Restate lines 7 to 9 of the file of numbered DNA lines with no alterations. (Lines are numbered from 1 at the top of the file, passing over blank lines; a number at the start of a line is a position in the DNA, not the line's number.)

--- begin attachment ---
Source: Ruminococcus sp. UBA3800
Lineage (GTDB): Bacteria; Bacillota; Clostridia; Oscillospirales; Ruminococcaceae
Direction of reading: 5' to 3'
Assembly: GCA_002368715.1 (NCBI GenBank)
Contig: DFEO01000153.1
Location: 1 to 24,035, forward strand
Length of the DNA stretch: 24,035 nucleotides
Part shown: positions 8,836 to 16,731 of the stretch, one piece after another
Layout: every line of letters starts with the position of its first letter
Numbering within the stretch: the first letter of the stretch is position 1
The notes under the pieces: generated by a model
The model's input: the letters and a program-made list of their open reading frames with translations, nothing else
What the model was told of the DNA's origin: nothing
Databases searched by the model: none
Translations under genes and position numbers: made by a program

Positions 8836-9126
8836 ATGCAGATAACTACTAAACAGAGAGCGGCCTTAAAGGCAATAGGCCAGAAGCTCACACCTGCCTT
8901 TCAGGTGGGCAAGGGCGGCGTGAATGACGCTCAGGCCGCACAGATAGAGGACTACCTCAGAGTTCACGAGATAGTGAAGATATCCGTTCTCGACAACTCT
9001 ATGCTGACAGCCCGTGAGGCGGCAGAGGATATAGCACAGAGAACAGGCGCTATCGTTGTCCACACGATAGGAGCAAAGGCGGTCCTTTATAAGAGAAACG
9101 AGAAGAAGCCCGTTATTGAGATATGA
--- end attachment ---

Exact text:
Length of the DNA stretch: 24,035 nucleotides
Part shown: positions 8,836 to 16,731 of the stretch, one piece after another
Layout: every line of letters starts with the position of its first letter